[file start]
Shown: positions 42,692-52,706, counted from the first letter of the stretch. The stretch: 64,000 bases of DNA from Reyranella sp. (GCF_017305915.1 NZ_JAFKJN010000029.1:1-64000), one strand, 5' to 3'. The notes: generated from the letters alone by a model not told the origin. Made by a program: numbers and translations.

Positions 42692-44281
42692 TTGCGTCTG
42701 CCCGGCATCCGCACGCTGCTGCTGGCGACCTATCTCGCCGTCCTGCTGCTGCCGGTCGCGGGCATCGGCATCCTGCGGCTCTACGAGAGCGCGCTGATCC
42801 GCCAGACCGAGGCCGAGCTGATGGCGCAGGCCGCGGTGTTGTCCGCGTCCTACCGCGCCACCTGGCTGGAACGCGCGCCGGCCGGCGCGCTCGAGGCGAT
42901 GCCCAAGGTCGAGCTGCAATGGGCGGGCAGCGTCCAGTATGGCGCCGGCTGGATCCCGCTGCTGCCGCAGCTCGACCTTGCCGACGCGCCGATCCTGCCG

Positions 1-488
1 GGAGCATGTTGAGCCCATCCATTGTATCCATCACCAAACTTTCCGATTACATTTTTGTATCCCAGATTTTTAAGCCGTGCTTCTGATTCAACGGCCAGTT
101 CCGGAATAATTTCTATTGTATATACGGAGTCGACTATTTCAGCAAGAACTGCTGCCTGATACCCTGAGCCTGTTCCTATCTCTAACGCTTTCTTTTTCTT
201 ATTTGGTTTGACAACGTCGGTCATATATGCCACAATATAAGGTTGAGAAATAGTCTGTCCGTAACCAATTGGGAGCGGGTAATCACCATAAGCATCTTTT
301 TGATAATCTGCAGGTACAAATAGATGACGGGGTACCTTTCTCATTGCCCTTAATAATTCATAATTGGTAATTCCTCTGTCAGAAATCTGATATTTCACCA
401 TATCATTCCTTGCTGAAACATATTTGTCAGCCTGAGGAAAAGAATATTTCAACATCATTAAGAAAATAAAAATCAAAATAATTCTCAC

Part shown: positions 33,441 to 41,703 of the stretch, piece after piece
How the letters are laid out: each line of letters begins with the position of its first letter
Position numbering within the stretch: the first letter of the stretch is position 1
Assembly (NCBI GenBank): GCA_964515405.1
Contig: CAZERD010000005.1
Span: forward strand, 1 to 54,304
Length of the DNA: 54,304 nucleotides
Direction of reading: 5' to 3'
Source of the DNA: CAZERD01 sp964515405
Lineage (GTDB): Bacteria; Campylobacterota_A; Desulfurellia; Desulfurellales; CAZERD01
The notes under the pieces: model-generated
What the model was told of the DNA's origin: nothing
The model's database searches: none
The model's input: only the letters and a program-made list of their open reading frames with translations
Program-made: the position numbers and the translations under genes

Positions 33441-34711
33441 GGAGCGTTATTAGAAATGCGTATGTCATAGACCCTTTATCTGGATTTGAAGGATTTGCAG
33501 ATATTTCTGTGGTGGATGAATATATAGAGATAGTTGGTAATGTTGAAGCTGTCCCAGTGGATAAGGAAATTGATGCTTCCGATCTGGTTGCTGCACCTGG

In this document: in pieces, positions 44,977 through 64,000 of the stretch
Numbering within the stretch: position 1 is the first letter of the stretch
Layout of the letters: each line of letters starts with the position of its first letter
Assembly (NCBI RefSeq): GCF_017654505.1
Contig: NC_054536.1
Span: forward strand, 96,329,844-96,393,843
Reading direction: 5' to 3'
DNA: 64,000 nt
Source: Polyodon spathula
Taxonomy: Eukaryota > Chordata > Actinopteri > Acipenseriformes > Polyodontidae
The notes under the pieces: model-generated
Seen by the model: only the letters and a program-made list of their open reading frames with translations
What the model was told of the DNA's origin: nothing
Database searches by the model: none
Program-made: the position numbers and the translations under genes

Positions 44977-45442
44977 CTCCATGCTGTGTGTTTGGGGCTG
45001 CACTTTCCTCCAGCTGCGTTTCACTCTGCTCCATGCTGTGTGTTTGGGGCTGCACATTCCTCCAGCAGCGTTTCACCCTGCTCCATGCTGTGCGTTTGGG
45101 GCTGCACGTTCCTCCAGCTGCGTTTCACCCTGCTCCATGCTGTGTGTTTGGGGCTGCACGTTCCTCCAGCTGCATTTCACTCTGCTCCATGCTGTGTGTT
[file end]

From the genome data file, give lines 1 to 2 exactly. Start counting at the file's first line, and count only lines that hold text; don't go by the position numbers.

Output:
Shown: positions 42,692-52,706, counted from the first letter of the stretch. The stretch: 64,000 bases of DNA from Reyranella sp. (GCF_017305915.1 NZ_JAFKJN010000029.1:1-64000), one strand, 5' to 3'. The notes: generated from the letters alone by a model not told the origin. Made by a program: numbers and translations.

Positions 42692-44281